Hemmingway rear tool post parting tool holder
The finished rear parting tool holder made from the Hemmingway Kit

Trial cuts have so far been excellent. I can now use the power cross feed when parting brass which is a major departure.  Overall a good addition to my workshop assets and a relaxing pleasure to make.

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Myford Super 7 backlash solution with thrust bearings

One Job Leads to Another

I had a job for a customer that needed two M18 screws cut on the ends of a  shaft.   I have never cut anything that size before but fortunately I have installed the Clough42 Automatic Leadscrew system fitted to my Myford Super 7 Big Bore lathe.

I tried some trial cuts using the Geo Thomas ‘Red Book’ top slide method but I found there was so much backlash on both the top slide and cross slide that I was struggling for consistency.   In the end I did a hybrid cut ‘nearly there’ using the ALS using plunge cuts and then I finished with a nut die that was happy to start on the part cut thread .   This gave me a clean finish to the thread and I was relieved to get the job done.   Note that my S7 is a ‘metric’ version but the leadscrew is Imperial so screw cutting using the ALS entails keeping the half nut engaged and reversing the drive.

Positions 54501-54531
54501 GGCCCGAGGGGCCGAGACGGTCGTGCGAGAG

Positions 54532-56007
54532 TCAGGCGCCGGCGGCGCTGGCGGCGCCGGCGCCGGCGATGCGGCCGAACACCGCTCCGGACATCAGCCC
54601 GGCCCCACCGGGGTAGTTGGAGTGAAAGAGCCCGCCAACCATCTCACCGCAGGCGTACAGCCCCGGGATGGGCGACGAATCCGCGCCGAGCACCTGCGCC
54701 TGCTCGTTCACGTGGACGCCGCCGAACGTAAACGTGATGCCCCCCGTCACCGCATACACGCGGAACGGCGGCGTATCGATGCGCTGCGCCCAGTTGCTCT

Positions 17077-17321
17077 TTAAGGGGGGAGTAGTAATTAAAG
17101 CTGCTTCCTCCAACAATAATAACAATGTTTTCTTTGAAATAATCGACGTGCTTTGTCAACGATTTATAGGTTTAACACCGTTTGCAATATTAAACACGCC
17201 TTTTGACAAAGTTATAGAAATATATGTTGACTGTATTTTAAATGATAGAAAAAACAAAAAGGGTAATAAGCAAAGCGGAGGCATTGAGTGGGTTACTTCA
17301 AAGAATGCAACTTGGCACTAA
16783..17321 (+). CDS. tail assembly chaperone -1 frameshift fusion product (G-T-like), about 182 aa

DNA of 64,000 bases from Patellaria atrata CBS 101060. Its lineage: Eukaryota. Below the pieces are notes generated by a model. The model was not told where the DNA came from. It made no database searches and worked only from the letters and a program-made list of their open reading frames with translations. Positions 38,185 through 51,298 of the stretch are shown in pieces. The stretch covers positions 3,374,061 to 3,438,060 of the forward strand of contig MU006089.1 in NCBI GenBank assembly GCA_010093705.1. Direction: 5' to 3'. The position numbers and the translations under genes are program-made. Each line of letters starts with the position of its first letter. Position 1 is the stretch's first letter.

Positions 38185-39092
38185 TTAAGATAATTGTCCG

With the job completed my thoughts came round to giving the Super 7 some TLC to try to improve the backlash issues.   I found various discussion threads about fitting thrust bearings to the cross slide and top slide but all referred to EBay thrust bearings that were no longer listed.   After some investigation I found Simply Bearings had two suitable items in stock.   The NTA916-TRA916 is a 9/16″ core diameter bearing and washers suitable for the cross slide and the NTA815-TRA815 is a 1/2″ set for the top slide.  I ordered two of each set.